Gabriela Resto-Montero

Gabriela Resto-Montero is the associate Web editor at The American Prospect.

Recent Articles

Republican Family Planning

It only took about an hour into the 20th Republican debate Wednesday for the candidates to find something they could agree on. After sparring over the fine details of earmarks, Mitt Romney, Ron Paul, Newt Gingrich, and Rick Santorum agreed that it’s all right for women to serve in the military but birth control, well, that’s a slippery slope that leads to the breakdown of society. Supporting the right of women to serve in the armed forces, itself a completely irrelevant debate considering 167,000 women are active-duty military , while trying to limit access to birth control, betrayed a profound ignorance on the way that women lead their lives. Even the way moderator John King posed a viewer-submitted question over contraceptives to the candidates, asking them if they “believed” in birth control, seemed to suggest that contraception is some form of rare unicorn that exists only in the imagination. The candidates’ answers were even more surreal. Gingrich...

The Fashion Week Bill of Rights

Two veteran runway models work to bring safe labor practices to the glamour industry.

(AP Photo/Charles Sykes)
At the height of the 1990s supermodel boom, Linda Evangelista famously said of herself and her catwalk colleagues, “We don’t get out of bed for less than $10,000.” While Evangelista and her cohort, which now includes household names like Gisele Bundchen and Heidi Klum, commanded six-figures for their photo shoots, the reality for most working models then and now is that they earn close to the minimum wage and face long hours in unregulated working conditions. Models, many of whom are teenage girls, are also vulnerable to sexual harassment and pressure to pose nude. Tired of the exploitative conditions they faced as models, runway veterans Sarah Ziff and Jenna Sauers are launching Model Alliance , to coincide with Fall 2012 New York Fashion Week, which wrapped up this week. The nonprofit aims to bring protections to the industry and has partnered with the Fordham University Fashion Law Institute to craft the regulations. “There is a sense that fashion is...


Today's Balance Sheet: The FBI shuts down Megaupload in what the Justice Department is calling its biggest copyright case ever.

AP Photo/Greg Bowker
Yesterday, on the same day that major websites like Wikipedia, Wordpress, Reddit, and Wired went dark to protest the Stop Online Piracy Act (SOPA), the Justice Department shut down Megaupload , one of the largest file-sharing sites on the Internet. The site’s seven founders were arrested in New Zealand and are accused of making $175 million in profits while costing copyright holders an estimated $500 million in revenue. They face up to 20 years in prison for violating international copyright laws. Lawyers for the men said Megaupload allows users to legitimately transfer large files. But the government maintains that the service is simply a front for piracy, racketeering, and money-laundering. Hackers responded swiftly to the crackdown, with the group Anonymous taking responsibility for briefly shutting down the Department of Justice and Universal Music Group websites. The Latest Intel and Microsoft Post Gains in Last Quarter as Google Dips Bloomberg Businessweek European Debt...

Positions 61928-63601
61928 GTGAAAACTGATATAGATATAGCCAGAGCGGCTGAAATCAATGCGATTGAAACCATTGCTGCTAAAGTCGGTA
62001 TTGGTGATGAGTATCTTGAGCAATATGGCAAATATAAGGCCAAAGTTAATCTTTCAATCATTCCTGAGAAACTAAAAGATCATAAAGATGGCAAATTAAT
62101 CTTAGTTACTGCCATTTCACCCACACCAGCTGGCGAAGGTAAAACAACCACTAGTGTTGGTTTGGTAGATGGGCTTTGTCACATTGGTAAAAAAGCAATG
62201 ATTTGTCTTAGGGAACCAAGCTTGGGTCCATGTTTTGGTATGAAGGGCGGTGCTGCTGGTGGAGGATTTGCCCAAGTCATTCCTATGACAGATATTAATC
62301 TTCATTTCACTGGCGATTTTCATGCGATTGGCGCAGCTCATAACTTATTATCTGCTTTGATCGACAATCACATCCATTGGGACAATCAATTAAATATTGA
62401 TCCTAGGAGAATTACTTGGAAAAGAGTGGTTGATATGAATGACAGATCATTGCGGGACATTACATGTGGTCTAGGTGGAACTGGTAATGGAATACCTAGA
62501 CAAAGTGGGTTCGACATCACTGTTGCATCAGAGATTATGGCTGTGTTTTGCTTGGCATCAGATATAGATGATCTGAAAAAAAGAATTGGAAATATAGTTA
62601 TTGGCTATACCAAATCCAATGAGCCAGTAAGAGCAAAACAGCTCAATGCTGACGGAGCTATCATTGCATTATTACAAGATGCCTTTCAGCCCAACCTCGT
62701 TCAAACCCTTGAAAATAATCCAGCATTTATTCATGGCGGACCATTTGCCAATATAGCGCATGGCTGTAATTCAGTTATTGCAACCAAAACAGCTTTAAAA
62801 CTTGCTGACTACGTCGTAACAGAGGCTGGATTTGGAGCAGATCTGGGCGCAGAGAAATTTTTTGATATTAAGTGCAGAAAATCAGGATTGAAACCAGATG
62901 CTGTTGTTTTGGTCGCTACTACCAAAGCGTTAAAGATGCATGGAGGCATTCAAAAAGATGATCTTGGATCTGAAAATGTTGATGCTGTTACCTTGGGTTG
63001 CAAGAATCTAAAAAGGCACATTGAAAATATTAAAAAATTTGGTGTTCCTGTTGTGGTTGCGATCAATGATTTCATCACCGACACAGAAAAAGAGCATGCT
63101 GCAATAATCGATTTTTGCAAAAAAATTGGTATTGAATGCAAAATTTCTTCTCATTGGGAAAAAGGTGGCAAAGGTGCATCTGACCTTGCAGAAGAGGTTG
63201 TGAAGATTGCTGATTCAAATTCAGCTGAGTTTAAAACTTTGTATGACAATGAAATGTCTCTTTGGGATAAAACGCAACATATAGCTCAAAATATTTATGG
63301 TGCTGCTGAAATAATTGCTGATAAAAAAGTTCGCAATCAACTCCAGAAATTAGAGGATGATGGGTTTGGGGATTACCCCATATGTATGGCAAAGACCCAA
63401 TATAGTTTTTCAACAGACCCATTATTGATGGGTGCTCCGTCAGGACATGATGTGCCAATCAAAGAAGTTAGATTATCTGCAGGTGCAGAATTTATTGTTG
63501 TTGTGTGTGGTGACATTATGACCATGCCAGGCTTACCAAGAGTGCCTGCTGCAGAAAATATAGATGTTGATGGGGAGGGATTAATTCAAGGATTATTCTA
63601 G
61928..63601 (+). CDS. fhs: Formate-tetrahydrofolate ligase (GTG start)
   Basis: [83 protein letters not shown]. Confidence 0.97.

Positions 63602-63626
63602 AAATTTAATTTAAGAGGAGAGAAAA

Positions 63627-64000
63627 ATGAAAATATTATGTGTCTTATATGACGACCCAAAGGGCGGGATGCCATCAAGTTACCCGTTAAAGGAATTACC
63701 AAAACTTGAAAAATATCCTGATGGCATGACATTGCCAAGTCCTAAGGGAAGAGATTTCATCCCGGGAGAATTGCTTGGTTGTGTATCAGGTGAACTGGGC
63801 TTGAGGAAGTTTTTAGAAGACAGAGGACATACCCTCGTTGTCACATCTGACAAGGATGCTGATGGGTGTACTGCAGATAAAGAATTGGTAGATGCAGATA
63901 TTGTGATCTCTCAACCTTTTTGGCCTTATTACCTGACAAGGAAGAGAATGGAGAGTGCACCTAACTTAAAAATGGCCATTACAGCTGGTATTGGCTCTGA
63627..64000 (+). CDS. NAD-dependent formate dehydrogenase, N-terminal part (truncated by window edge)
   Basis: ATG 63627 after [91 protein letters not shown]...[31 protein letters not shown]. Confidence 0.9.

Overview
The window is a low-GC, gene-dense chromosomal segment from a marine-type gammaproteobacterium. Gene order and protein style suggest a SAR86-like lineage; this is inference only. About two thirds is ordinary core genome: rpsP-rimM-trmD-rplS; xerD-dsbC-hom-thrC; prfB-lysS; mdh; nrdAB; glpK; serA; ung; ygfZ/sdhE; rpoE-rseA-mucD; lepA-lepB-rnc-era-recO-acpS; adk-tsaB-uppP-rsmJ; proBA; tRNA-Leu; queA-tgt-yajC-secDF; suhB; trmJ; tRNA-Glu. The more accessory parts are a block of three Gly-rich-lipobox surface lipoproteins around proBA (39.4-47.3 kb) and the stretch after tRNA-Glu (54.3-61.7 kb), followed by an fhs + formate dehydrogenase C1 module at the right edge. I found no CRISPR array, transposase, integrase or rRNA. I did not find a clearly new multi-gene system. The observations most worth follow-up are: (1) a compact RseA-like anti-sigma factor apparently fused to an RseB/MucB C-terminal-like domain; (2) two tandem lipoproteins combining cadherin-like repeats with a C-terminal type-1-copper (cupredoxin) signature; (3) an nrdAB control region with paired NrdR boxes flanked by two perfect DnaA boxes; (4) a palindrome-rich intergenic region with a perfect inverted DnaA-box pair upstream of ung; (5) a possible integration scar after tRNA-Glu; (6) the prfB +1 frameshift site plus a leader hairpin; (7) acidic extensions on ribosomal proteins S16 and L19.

Resistance Is Not Futile

Slide Show: The grassroots movement that effectively rallied against the Keystone XL pipeline project

AP Photo/J. Scott Applewhite
Slideshow Resistance Is Not Futile The grassroots movement against the TransCanada Keystone XL tar sands oil pipeline. Protesters across the country mobilized against plans to build the Keystone Pipeline from Alberta, Canada, to Texas. Critics of the project argued that the dirty tar sands oil transported in the pipeline would devastate the ecosystems and water supplies of the communities along the route. Meanwhile, proponents, including congressional Republicans, said the project would create jobs. In December 2011, the Republican Congress approved a two-month extension of the payroll tax cut and unemployment insurance with a provision that President Obama make a decision on the Keystone XL pipeline within two months. Obama was expected to make an announcement rejecting the project January 18.

Obama Announces New Chief of Staff

Budget Director Jack Lew will take over for Bill Daley.

President Barack Obama announced Monday that Bill Daley, who has served as his administration's chief of staff for one year, is stepping down. In a statement to the press at the White House, President Obama said that Daley's resignation letter last week took him by surprise and that he initially refused to accept it. "But in the end, the pull of the hometown we both love—a city that's been synonymous with the Daley family for generations—was too great," Obama said, referring to Chicago, where the two men first met. Daley took over as Obama's chief of staff in 2011 after Rahm Emanuel left office to make a successful bid for the Chicago mayor's office. During his year-long tenure, Daley oversaw bitter fights over the American Jobs Act and the budget. Jack Lew, a D.C. veteran who previously served as budget director for President Bill Clinton and deputy director for the Department of State under Hillary Clinton, was recommended by Daley to succeed him at the post. Most...